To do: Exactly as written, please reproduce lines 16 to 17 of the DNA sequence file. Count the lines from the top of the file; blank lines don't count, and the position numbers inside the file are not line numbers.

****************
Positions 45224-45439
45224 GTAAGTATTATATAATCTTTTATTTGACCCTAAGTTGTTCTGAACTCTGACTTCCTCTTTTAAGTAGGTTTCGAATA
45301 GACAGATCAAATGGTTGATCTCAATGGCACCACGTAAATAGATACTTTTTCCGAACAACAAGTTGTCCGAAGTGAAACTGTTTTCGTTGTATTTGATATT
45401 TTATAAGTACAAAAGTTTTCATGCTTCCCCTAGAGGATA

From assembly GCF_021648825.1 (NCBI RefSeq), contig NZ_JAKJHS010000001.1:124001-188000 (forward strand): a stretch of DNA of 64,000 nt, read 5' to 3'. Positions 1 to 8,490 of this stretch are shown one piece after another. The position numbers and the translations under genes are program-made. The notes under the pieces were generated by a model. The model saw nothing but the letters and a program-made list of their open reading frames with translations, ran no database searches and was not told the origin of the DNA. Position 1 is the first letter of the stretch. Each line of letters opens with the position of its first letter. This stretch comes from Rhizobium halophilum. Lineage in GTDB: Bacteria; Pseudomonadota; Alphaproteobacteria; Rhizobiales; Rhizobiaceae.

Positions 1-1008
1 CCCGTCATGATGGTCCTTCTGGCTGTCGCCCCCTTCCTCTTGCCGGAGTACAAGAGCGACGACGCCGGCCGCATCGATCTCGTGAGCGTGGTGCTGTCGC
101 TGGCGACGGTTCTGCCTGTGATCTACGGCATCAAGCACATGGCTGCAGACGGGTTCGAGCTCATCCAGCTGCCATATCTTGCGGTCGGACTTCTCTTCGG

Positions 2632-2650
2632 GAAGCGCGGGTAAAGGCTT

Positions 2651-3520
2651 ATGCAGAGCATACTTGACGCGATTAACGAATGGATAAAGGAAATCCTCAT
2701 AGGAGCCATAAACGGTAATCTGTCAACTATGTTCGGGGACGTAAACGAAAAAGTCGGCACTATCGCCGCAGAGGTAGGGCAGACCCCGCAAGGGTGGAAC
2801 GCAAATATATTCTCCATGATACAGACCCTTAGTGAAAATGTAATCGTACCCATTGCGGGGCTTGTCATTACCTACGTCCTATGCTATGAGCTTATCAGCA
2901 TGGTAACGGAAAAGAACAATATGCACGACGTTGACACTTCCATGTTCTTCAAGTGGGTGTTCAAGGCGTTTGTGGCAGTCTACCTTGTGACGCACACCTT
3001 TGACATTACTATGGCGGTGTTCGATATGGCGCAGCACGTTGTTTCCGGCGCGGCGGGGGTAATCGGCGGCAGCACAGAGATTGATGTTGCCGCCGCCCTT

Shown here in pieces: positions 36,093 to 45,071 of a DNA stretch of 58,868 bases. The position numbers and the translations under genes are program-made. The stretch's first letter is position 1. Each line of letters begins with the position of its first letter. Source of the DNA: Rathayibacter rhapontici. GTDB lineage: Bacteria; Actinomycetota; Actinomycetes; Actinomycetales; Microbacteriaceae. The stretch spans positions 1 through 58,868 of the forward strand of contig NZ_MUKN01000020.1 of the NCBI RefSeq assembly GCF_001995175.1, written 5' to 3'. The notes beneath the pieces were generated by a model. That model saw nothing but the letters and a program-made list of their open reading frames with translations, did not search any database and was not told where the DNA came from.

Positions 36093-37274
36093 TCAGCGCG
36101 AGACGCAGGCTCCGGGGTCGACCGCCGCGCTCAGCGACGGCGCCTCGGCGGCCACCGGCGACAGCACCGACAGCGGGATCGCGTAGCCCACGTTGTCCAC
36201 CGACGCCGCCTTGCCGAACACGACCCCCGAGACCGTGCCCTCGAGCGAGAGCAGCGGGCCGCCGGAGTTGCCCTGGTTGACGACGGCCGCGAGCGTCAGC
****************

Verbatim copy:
3001 TGACATTACTATGGCGGTGTTCGATATGGCGCAGCACGTTGTTTCCGGCGCGGCGGGGGTAATCGGCGGCAGCACAGAGATTGATGTTGCCGCCGCCCTT

Shown here in pieces: positions 36,093 to 45,071 of a DNA stretch of 58,868 bases. The position numbers and the translations under genes are program-made. The stretch's first letter is position 1. Each line of letters begins with the position of its first letter. Source of the DNA: Rathayibacter rhapontici. GTDB lineage: Bacteria; Actinomycetota; Actinomycetes; Actinomycetales; Microbacteriaceae. The stretch spans positions 1 through 58,868 of the forward strand of contig NZ_MUKN01000020.1 of the NCBI RefSeq assembly GCF_001995175.1, written 5' to 3'. The notes beneath the pieces were generated by a model. That model saw nothing but the letters and a program-made list of their open reading frames with translations, did not search any database and was not told where the DNA came from.